NEW YORK--(BUSINESS WIRE)--Fitch Ratings' greatest concern in recognizing foreign cash balances as cash that may be netted against long-term debt is the reluctance of issuers in repatriating cash and their willingness to add leverage to the domestic balance sheet to fund domestic outflows. Fitch is skeptical in terms of when this cash would be repatriated for the benefit of bondholders.
In order to fund domestic acquisitions and shareholder-related outflows, certain issuers, have been increasing absolute levels of debt, adding additional leverage to the domestic balance sheet. For certain issuers, this has resulted in domestic balance sheet leverage levels that are significantly higher than consolidated leverage position.
For more details on our approach to treating foreign cash balances of U.S. issuers in existing ratings and the risk to investors in issuers maintaining higher leveraged domestic balance sheets, relative to consolidated leverage positions, see the special report 'Treatment of Foreign Cash in Evaluating U.S. Issuers: Additional Scrutiny for Net Leverage Ratios and Liquidity Profiles', published today on 'www.fitchratings.com'.
In this special report, Fitch profiles 'A' rated or above companies with estimated domestic leverage compared to consolidated leverage, showing the extent of this polarity between consolidated leverage and domestic leverage.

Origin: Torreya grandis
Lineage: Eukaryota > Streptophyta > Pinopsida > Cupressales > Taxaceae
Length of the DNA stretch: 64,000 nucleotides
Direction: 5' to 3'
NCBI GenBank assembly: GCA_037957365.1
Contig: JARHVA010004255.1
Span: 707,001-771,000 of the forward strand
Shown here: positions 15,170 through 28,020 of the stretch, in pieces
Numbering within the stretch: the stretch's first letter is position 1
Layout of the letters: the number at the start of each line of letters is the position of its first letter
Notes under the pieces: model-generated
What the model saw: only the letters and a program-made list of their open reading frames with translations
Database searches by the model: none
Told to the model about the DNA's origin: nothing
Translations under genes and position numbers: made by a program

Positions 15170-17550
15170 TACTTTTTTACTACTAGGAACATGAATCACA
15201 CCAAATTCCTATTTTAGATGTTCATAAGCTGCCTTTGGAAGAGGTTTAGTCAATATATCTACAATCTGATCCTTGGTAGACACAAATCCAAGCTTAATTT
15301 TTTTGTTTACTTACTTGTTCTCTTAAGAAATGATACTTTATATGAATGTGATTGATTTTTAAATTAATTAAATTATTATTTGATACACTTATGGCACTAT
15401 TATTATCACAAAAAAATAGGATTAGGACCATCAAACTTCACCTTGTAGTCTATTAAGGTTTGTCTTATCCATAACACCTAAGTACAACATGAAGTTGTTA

Fitch may geographically deconsolidate its credit analysis in situations where it is materially concerned with the risk of a separation of foreign assets, the risk of material cash controls being initiated, or an inability of an issuer to freely move cash between foreign subsidiaries and the U.S. parent.
Fitch recognizes that these foreign cash balances are an asset that can be accessed, albeit at a potential tax cost, in the event it is necessary to stave off default or a liquidity crisis. For certain issuers with significant levels of foreign cash balances, and absent the events listed above, Fitch may supplement its core metrics with adjusted net leverage ratios. The level of foreign cash balances used in these supplemental ratios represents the foreign cash balance level that influences existing ratings. While Fitch may calculate a supplemental adjusted net leverage ratio, gross leverage remains a primary ratio when evaluating the credit.
Additional information is available at 'www.fitchratings.com'.
Applicable Criteria and Related Research: Treatment of Foreign Cash in
Evaluating U.S. Issuers (Additional Scrutiny for Net Leverage Ratios and